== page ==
Manazuru (真鶴) means “true crane.” The peninsula got its name because it supposedly looks like a crane with its wings outspread. Maybe if you squint?
Yokohama. Check. Hakone. Check. Kamakura. Check, check. Well, folks, there’s a lot more to Kanagawa than its three most famous places. Why not join me this fall and winter on a journey of discovery to lesser known but highly deserving destinations around the prefecture? First up: the beautiful Manazuru peninsula, on Saturday Oct. 3.
All that green at the right is the O-Hayashi (“Great Woods”), a forest that has remained undisturbed since the Edo period. That’s rare in Japan, where so many forests were burned for fuel during the war.
Manazuru is a very old town, traditionally centered on fishing and stone cutting. It is most famous for its Kibune Matsuri festival, held every July, and komatsu-ishi 小松石, a local stone used in constructing Edo Castle and many traditional Japanese gardens. (This stone was also used for the exterior walls of the Western-style house in the Kyu-Furukawa Garden in Tokyo, not to mention the outdoor tables at Roku Roku sushi restaurant in the Hyatt in Roppongi. How’s that for trivia?)
Cool beauty. These outdoor stone tables are made of komatsu-ishi from Manazuru.
Today, Manazuru is known in city-planning circles for its emphasis on preserving local beauty and nature. In particular, it is noted for the O-Hayashi お林(“Great Woods”), a forest on the end of the peninsula that has been undisturbed since the Edo Period.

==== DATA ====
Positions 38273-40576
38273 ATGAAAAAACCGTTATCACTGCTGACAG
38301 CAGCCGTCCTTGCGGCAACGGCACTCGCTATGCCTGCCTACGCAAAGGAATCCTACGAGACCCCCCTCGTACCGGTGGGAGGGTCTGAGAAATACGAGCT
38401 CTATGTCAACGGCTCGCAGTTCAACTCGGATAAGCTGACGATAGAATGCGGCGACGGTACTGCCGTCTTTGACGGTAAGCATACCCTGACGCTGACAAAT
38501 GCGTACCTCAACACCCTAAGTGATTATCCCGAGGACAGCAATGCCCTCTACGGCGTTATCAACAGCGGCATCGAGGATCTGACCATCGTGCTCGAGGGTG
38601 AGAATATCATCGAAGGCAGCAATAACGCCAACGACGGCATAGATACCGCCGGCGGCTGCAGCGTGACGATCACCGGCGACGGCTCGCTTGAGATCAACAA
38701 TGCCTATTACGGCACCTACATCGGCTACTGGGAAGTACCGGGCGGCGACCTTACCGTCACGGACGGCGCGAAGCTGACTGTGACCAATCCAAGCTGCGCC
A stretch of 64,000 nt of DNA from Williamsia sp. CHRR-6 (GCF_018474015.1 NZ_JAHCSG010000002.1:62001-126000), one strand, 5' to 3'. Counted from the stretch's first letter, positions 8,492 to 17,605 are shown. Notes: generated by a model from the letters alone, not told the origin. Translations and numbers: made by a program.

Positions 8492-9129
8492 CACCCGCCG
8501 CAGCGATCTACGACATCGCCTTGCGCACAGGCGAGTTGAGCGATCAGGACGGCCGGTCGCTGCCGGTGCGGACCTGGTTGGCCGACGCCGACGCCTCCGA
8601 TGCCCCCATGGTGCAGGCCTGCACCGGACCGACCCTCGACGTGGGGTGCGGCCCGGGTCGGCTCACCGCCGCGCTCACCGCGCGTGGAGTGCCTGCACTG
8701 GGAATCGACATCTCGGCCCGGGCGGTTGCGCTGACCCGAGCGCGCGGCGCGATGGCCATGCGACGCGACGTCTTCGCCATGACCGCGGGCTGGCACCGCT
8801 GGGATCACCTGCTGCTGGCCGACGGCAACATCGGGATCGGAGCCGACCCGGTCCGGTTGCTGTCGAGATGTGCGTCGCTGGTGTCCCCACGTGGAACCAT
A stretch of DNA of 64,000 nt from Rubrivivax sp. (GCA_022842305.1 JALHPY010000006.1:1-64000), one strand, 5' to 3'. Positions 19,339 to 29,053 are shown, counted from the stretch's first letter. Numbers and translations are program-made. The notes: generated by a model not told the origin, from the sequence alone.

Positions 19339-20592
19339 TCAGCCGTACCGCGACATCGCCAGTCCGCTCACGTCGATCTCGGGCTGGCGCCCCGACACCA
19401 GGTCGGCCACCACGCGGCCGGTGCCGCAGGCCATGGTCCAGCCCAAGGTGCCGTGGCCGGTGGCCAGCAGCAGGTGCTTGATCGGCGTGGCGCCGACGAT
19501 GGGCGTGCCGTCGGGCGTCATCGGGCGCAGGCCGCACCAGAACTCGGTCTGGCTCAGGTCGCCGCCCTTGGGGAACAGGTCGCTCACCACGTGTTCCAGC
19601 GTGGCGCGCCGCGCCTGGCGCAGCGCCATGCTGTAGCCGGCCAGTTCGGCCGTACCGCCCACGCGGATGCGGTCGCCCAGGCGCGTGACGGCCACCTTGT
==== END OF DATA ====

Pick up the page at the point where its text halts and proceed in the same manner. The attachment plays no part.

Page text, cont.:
We’ll start our tour of Manazuru with a ride on a sightseeing boat to get an overview of the peninsula from the water, passing rock quarries and commercial fishing sites with nets in the water. And we’ll get a great view of the O-Hayashi as well as the famous Mitsui Ishi (三ツ石) “Three Rocks”).
The Mitsu-Ishi (“Three Rocks”) shrine at the tip of the peninsula. It’s possible to tip-toe out to it at low tide.
Having a woods so close to the ocean creates a unique eco-system because nutrients from the leaves dropped by the tree are carried by rain into the ocean, providing food for a wide range of fish. That’s why it’s also called the “uo-tsuki hayashi” 魚付き林 (“woods with fish”).
Wait, isn’t that the kanji for “fish?” Yup.The sign reads “uotsuki hoanrin” (protected forest with fish).
We’ll go into the woods in the company of the gūji 宮司 (priest) of Kibune Shrine 貴船神社 to an little branch shrine deep among the trees, where he’ll explain and demonstrate for us the Shinto rite that is performed there every year to protect the local fishermen and ensure good catches.
Locals call this the “Yama no jinja” 山の神社 — shall we translate that as “shrine on the mount?” The atmosphere is amazing. Definitely a “power spot.”
We’ll have a chance to experience that bounty for ourselves, through a very leisurely barbecue lunch at an organic lemon farm overlooking the sea.
The view from the terrace is spectacular. Let’s hope for a beautiful sunny fall day.
A feast including local fish and seafood, handmade sausages, organic veggies and steak.
And we get to do the cooking ourselves. Our hosts will show us how.